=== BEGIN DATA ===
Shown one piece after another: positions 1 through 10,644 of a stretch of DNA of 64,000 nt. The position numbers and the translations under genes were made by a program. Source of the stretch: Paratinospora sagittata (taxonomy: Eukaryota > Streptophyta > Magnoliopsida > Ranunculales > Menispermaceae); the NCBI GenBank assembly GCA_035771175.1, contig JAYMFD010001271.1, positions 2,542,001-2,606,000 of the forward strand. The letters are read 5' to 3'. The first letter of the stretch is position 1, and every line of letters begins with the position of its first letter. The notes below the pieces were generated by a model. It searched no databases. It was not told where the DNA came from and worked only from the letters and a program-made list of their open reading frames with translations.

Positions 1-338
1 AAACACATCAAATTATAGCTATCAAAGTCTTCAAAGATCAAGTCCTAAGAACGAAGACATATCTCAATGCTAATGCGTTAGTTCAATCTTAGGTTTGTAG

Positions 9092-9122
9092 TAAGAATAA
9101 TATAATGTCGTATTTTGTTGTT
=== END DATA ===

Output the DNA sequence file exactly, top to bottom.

Shown one piece after another: positions 1 through 10,644 of a stretch of DNA of 64,000 nt. The position numbers and the translations under genes were made by a program. Source of the stretch: Paratinospora sagittata (taxonomy: Eukaryota > Streptophyta > Magnoliopsida > Ranunculales > Menispermaceae); the NCBI GenBank assembly GCA_035771175.1, contig JAYMFD010001271.1, positions 2,542,001-2,606,000 of the forward strand. The letters are read 5' to 3'. The first letter of the stretch is position 1, and every line of letters begins with the position of its first letter. The notes below the pieces were generated by a model. It searched no databases. It was not told where the DNA came from and worked only from the letters and a program-made list of their open reading frames with translations.

Positions 1-338
1 AAACACATCAAATTATAGCTATCAAAGTCTTCAAAGATCAAGTCCTAAGAACGAAGACATATCTCAATGCTAATGCGTTAGTTCAATCTTAGGTTTGTAG

Positions 9092-9122
9092 TAAGAATAA
9101 TATAATGTCGTATTTTGTTGTT